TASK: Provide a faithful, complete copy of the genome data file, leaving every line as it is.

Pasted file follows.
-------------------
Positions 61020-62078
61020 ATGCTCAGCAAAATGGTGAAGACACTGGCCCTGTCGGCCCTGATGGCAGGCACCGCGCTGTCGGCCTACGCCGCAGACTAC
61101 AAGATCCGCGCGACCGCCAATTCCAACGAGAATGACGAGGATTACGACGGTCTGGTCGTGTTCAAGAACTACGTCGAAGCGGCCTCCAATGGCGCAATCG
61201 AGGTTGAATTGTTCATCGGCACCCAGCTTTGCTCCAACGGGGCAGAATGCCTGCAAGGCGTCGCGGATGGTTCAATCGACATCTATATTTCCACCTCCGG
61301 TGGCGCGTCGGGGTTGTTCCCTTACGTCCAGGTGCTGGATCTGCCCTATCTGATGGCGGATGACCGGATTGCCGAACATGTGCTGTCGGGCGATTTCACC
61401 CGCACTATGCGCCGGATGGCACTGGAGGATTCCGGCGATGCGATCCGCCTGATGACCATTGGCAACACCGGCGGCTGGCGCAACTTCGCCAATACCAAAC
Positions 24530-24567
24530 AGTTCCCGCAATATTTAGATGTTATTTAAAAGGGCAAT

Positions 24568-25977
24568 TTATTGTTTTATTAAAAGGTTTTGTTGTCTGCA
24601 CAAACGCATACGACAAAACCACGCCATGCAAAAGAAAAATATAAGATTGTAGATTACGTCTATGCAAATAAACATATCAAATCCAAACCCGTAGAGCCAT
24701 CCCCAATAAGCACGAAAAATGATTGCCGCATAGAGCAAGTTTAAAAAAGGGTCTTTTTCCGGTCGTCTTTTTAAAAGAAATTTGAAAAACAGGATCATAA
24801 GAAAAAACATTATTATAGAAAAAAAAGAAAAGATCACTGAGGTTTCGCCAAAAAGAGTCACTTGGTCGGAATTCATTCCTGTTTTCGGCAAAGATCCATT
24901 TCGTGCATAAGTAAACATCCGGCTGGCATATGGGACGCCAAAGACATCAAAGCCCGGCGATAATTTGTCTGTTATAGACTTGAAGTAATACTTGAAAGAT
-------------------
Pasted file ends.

Positions 61020-62078
61020 ATGCTCAGCAAAATGGTGAAGACACTGGCCCTGTCGGCCCTGATGGCAGGCACCGCGCTGTCGGCCTACGCCGCAGACTAC
61101 AAGATCCGCGCGACCGCCAATTCCAACGAGAATGACGAGGATTACGACGGTCTGGTCGTGTTCAAGAACTACGTCGAAGCGGCCTCCAATGGCGCAATCG
61201 AGGTTGAATTGTTCATCGGCACCCAGCTTTGCTCCAACGGGGCAGAATGCCTGCAAGGCGTCGCGGATGGTTCAATCGACATCTATATTTCCACCTCCGG
61301 TGGCGCGTCGGGGTTGTTCCCTTACGTCCAGGTGCTGGATCTGCCCTATCTGATGGCGGATGACCGGATTGCCGAACATGTGCTGTCGGGCGATTTCACC
61401 CGCACTATGCGCCGGATGGCACTGGAGGATTCCGGCGATGCGATCCGCCTGATGACCATTGGCAACACCGGCGGCTGGCGCAACTTCGCCAATACCAAAC
Positions 24530-24567
24530 AGTTCCCGCAATATTTAGATGTTATTTAAAAGGGCAAT

Positions 24568-25977
24568 TTATTGTTTTATTAAAAGGTTTTGTTGTCTGCA
24601 CAAACGCATACGACAAAACCACGCCATGCAAAAGAAAAATATAAGATTGTAGATTACGTCTATGCAAATAAACATATCAAATCCAAACCCGTAGAGCCAT
24701 CCCCAATAAGCACGAAAAATGATTGCCGCATAGAGCAAGTTTAAAAAAGGGTCTTTTTCCGGTCGTCTTTTTAAAAGAAATTTGAAAAACAGGATCATAA
24801 GAAAAAACATTATTATAGAAAAAAAAGAAAAGATCACTGAGGTTTCGCCAAAAAGAGTCACTTGGTCGGAATTCATTCCTGTTTTCGGCAAAGATCCATT
24901 TCGTGCATAAGTAAACATCCGGCTGGCATATGGGACGCCAAAGACATCAAAGCCCGGCGATAATTTGTCTGTTATAGACTTGAAGTAATACTTGAAAGAT